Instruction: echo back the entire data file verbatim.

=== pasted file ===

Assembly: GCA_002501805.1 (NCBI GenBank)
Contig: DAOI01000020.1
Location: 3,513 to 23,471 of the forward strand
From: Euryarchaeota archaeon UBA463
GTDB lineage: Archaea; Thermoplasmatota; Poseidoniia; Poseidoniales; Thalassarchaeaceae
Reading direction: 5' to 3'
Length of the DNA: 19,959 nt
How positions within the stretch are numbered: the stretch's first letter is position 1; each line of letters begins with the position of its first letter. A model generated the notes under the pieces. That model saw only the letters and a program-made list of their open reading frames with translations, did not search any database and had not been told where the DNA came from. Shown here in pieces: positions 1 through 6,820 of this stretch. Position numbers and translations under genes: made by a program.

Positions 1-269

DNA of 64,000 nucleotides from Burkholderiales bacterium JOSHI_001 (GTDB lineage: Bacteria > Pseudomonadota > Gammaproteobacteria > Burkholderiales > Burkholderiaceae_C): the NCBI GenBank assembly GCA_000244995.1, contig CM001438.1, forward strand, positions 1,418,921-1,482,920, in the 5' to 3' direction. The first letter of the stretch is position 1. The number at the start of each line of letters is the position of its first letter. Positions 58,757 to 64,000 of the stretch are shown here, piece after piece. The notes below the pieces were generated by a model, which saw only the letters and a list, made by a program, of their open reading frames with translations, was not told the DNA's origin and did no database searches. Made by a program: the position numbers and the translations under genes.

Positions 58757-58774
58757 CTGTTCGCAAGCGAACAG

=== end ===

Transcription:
Assembly: GCA_002501805.1 (NCBI GenBank)
Contig: DAOI01000020.1
Location: 3,513 to 23,471 of the forward strand
From: Euryarchaeota archaeon UBA463
GTDB lineage: Archaea; Thermoplasmatota; Poseidoniia; Poseidoniales; Thalassarchaeaceae
Reading direction: 5' to 3'
Length of the DNA: 19,959 nt
How positions within the stretch are numbered: the stretch's first letter is position 1; each line of letters begins with the position of its first letter. A model generated the notes under the pieces. That model saw only the letters and a program-made list of their open reading frames with translations, did not search any database and had not been told where the DNA came from. Shown here in pieces: positions 1 through 6,820 of this stretch. Position numbers and translations under genes: made by a program.

Positions 1-269

DNA of 64,000 nucleotides from Burkholderiales bacterium JOSHI_001 (GTDB lineage: Bacteria > Pseudomonadota > Gammaproteobacteria > Burkholderiales > Burkholderiaceae_C): the NCBI GenBank assembly GCA_000244995.1, contig CM001438.1, forward strand, positions 1,418,921-1,482,920, in the 5' to 3' direction. The first letter of the stretch is position 1. The number at the start of each line of letters is the position of its first letter. Positions 58,757 to 64,000 of the stretch are shown here, piece after piece. The notes below the pieces were generated by a model, which saw only the letters and a list, made by a program, of their open reading frames with translations, was not told the DNA's origin and did no database searches. Made by a program: the position numbers and the translations under genes.

Positions 58757-58774
58757 CTGTTCGCAAGCGAACAG